by Dana Reese
While travelling up Stroudsburg’s Main Street, you may not notice the changes in all of the small glass storefronts or pay much attention to what’s inside, but located right next to the Sherman Theater, The Living Room is looking to become the new cultural center of Monroe County. From art to fashion and with ranges of musical artists from all over the area, the venue is quickly grabbing the attention of artists as a new spot to mingle and share creations.
On Saturday, September 1, the venue hosted “The ‘Identity’ Show & Masquerade Ball” in which local artists’ works were hung and everyone was “encouraged to wear masquerade attire.” Much of the crowd came in garb, including the man in charge of art shows at the venue, Shane Izykowski.
Izykowski, dressed in a velveteen green coat with a long-nosed mask and bright silver-colored contacts, was eager to talk with The Courier about the show, the venue, and his work.
“We are doing different kinds of events. These aren’t just stuffy art shows where people are standing around, sipping wine and eating cheese. We’re having a masquerade ball, we have a performer coming later, we just had a trash fashion show, and a local magazine just printed a whole bunch of pictures form that,” Izykowski said. “For such a long time the arts weren’t thriving as much as they should have been. What we’re doing is trying to bring the arts back to life in the area.”
As well as his art, pieces from all over the community were featured, including students from East Stroudsburg University.
“Not only do we have regular students, but we have on our committee Darlene LaBar, who is a professor at ESU,” said Izykowski. “We had some of the Shanghai students that are here submit pieces to the show, as well.”
As well as concerts and art shows, The Living Room has an open mic night every Sunday. The concert and art show schedules are less regular, but the venue is able to offer smaller acts at a cheaper price.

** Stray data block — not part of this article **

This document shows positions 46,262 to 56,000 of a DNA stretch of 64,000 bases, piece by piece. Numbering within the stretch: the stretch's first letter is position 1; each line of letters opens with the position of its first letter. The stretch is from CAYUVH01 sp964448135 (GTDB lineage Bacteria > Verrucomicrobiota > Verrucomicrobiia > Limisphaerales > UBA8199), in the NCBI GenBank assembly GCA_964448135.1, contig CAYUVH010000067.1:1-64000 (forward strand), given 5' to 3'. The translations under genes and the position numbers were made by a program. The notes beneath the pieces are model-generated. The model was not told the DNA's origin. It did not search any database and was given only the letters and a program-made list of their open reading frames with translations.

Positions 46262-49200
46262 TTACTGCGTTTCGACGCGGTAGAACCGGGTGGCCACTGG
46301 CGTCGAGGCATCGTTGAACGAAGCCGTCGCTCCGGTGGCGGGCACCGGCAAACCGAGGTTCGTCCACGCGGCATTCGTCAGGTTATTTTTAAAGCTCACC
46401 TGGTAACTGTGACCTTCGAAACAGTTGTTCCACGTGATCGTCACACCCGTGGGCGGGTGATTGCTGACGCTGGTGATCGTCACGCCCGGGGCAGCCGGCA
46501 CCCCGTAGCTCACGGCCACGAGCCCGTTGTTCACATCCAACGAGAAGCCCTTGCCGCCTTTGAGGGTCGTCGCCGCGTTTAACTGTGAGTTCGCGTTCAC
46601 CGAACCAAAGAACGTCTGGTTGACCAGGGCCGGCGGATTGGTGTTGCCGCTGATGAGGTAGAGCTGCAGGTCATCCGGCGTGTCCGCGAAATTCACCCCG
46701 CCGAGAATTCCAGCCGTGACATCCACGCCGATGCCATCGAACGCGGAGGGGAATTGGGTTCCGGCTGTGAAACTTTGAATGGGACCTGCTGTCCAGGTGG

“We have this really interesting set of circumstances where we don’t have to charge people to come in; it’s owned by the Sherman and the Sherman pretty much backs everything. So, we’re not pressured to make a huge profit every single month,” said Izykowski.
After the 6 pm opening time, the room of art quickly filled with costumed and regular guests, mingling and admiring the art. Photographers walked around, asking to take pictures of the attendees, and the small room on Main Street quickly felt like an underground New York art venue.
Narlene Jacobs, an East Stroudsburg resident, happily snapped photos of everyone, praising the costumes and art.
“I’m a big fan of Shane. I think he’s done a remarkable job with The Living Room,” Jacobs said. “I think the talent that he’s showing is remarkable. It’s even better because most of these events are free.”
Walking into The Living Room, no one hounded the guests for donations or looked down on guests who didn’t come in costume. Everything was easy, open, and friendly. Mr. Izykowski travelled the floor in full costume welcoming guest like familiar friends. He was just as open about inviting ESU students.
“What we’re trying to do with ESU is we’re trying to bridge the gap,” explained Izykowski. We want to get as many students over here as possible so the area can become known as a cultural center, rather than just ‘let’s go to Main Street and drink.’ Come take a look at art, listen to some live music and stuff like that. I’m trying to get as many people involved from ESU as possible.”
The Living Room is a great night out for any student looking to get out of the dorms or off the campus for a little while and also a great place for students to put talents on display in a non-threatening environment.
“The thing with this space is the sky’s the limit,” Izykowski said. “We have no rules; we have no limitations, petty much. We can kind of do whatever we want.”
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